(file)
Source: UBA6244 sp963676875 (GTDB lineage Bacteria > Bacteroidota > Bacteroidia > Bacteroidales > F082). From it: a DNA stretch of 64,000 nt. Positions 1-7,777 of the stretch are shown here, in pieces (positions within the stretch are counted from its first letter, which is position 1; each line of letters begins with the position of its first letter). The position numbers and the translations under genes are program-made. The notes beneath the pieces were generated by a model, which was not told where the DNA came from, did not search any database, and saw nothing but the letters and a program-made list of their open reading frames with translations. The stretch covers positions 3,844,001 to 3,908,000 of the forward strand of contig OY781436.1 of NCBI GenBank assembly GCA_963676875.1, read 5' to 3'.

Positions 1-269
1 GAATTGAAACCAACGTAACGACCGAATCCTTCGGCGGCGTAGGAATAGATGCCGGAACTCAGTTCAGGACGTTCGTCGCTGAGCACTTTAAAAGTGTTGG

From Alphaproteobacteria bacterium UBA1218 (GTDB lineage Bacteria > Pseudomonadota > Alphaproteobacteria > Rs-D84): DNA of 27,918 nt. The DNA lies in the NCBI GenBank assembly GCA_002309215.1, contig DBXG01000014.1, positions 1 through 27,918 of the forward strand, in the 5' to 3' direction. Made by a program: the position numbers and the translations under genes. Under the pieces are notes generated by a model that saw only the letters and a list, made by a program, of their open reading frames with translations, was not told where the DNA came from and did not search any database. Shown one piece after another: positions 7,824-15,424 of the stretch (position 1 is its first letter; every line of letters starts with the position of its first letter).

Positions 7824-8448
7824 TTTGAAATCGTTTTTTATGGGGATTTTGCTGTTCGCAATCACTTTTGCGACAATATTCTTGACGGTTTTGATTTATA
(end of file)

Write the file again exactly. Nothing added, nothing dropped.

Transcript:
Source: UBA6244 sp963676875 (GTDB lineage Bacteria > Bacteroidota > Bacteroidia > Bacteroidales > F082). From it: a DNA stretch of 64,000 nt. Positions 1-7,777 of the stretch are shown here, in pieces (positions within the stretch are counted from its first letter, which is position 1; each line of letters begins with the position of its first letter). The position numbers and the translations under genes are program-made. The notes beneath the pieces were generated by a model, which was not told where the DNA came from, did not search any database, and saw nothing but the letters and a program-made list of their open reading frames with translations. The stretch covers positions 3,844,001 to 3,908,000 of the forward strand of contig OY781436.1 of NCBI GenBank assembly GCA_963676875.1, read 5' to 3'.

Positions 1-269
1 GAATTGAAACCAACGTAACGACCGAATCCTTCGGCGGCGTAGGAATAGATGCCGGAACTCAGTTCAGGACGTTCGTCGCTGAGCACTTTAAAAGTGTTGG

From Alphaproteobacteria bacterium UBA1218 (GTDB lineage Bacteria > Pseudomonadota > Alphaproteobacteria > Rs-D84): DNA of 27,918 nt. The DNA lies in the NCBI GenBank assembly GCA_002309215.1, contig DBXG01000014.1, positions 1 through 27,918 of the forward strand, in the 5' to 3' direction. Made by a program: the position numbers and the translations under genes. Under the pieces are notes generated by a model that saw only the letters and a list, made by a program, of their open reading frames with translations, was not told where the DNA came from and did not search any database. Shown one piece after another: positions 7,824-15,424 of the stretch (position 1 is its first letter; every line of letters starts with the position of its first letter).

Positions 7824-8448
7824 TTTGAAATCGTTTTTTATGGGGATTTTGCTGTTCGCAATCACTTTTGCGACAATATTCTTGACGGTTTTGATTTATA